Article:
People running

In Social Selling, having a strong LinkedIn Profile is pretty much de rigueur. I’ve written about it several times, and probably the two best articles on the important topic are here and here.

What I’m seeing out of some social sellers, though, is a total halt in activity after the Profile is updated and up to snuff. Such inaction is like pouring a great foundation for a house, but then stopping once the concrete has dried.

Just like sales in general, Social Selling requires activity. Taking decisive action in Social Selling will translate into solid sales numbers, which benefits both you and your company.

With that in mind, here are ten activities that will change your Social Selling activities to active from passive:

  • Who’s Viewed My Profile. Check the people that have viewed your profile every day. Determine both with whom you want to connect with (new people), and with whom you want to re-engage (1st-degree connections), then reach out appropriately.
  • Re-engage with Your Network. Even if they’re not looking you up, you can still reach out and build relationships with those within your network. Here’s an article of mine from last year that tells you both why you should reconnect, and how to do it.
  • Outstanding Invitations to Connect. Examine those people who are looking to connect with you and make a decision on how to engage—and if you want to engage. You can:
    • Accept the invitation and send a message asking for a phone call;
    • Reply to the message (without accepting the invite), asking how they found you and why they think you would benefit one another’s network; or
    • Decline.
  • Engage with Saved Searches. You can create and save searches of your targeted buyers and influencers who are 2nd-degree connections. Every week, you can check this list for new opportunities, ask for introductions from your shared connections or connect directly if there are no shared connections to leverage.
  • Use Company Search. You can choose a number of new companies a week to add to your prospecting list (I suggest five), and look up their company pages. Also, remember to identify any 1st- and 2nd-degree connections you may have to people within those companies and reach out appropriately.
  • Obtain Client Referrals. Choose one past or current client every single week, look through their connections, and ask for warm introductions. There is nothing more powerful than an introduction from a happy client. But waiting for them is painful, so proactively ask for them!
  • Set Networking Meetings. Networking is the cornerstone of most business-development professionals, and at its core, LinkedIn is online networking. Whether you attend formal networking events, you network inside of a prospect or client company, and/or use LinkedIn, networking is a skill that should be constantly honed. Personally, I am most effective in networking with 1-to-1 meetings. In this case, I offer my networking partner to go through my connections and choose a few people that they would like to meet. I do the same, and then we review the list when we are at our 1-to-1 and make introductions for one another.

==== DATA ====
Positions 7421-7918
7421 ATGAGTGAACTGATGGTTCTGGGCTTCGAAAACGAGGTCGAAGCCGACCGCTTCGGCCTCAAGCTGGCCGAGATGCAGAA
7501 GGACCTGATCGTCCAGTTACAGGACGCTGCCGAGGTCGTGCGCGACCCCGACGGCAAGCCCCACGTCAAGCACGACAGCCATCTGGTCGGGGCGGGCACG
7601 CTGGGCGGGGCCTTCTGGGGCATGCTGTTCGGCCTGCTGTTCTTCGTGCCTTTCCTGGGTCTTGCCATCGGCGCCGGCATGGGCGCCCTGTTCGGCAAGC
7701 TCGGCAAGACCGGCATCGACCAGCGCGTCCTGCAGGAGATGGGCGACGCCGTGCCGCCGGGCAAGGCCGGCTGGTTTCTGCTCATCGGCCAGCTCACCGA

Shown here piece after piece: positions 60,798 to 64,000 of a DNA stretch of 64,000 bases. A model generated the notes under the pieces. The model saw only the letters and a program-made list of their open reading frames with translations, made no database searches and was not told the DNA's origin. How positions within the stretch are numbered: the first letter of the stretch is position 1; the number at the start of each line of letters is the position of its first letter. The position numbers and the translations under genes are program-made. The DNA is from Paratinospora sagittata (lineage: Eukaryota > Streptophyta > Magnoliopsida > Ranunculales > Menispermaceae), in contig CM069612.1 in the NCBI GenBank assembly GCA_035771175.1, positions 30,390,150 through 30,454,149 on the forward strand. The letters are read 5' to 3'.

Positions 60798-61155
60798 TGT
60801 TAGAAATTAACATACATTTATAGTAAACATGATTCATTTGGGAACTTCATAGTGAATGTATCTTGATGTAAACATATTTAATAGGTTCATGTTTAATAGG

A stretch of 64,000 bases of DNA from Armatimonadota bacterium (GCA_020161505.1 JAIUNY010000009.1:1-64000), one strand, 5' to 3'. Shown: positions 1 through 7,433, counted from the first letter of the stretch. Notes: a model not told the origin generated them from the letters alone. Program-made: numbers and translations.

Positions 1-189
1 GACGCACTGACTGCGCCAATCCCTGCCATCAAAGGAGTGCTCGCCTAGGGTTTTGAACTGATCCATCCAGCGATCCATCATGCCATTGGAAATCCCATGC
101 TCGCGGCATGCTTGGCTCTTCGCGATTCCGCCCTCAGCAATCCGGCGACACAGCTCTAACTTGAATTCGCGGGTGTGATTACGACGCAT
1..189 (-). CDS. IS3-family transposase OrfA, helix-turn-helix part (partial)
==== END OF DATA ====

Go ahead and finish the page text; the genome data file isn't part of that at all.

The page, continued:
• Post Updates. Keeping relevant content in font of your network is a powerful way to stay top of mind. I share blogs, articles and graphics that is a combination of my own content and other people’s as many as seven times a day. I do use a few tools to help me manage and track the engagement including but not limited to the PeopleLinx dashboard and the Buffer post scheduling and tracking platform. Be sure to share on Twitter as well as LinkedIn.
  • Actively Engage. This step harkens back to a popular post I published a few weeks back. Whether I am reaching out to people who have “liked”, commented or shared my content, content I have shared or have engaged on another post, I make sure I comment, connect, thank people every single day. The conversation is the key. Make sure you engage with others on twitter as well as LinkedIn.
  • Publish New Content. I have been actively blogging (almost) weekly for more than a year now. And I’ve frequently blogged in the past for several other jobs I’ve done. Without a doubt, blogging is one of the most beneficial activities that I do. The key here is not to just be a thought leader and subject matter expert, but to offer insights that get readers to take action. (Like I hope you’ll take action after reading this article.)

Don’t Get Discouraged

After reading this list you’re probably thinking, “I barely have enough time in my day to do what I need to do, Bob. How do you expect me to fit all of this in?” Just keep in mind that age-old phrase:

How do you eat an elephant?
One bite at a time.

I wouldn’t expect anyone to rush in and implement all of these in one fell swoop. Instead, take them one or maybe two at a time. With most of these, you can get away with doing them just once a week. As you begin, you’ll start to feel comfortable with them. I’d suggest adding more only when you’re doing well with what you’re already doing.

I’d also suggest creating a checklist of what activities you plan to do, whether it’s weekly or even daily. Accountability is the key here. When you consistently work the program, you’ll begin to see some outstanding successes with leveraging Social Selling—and by extension, LinkedIn.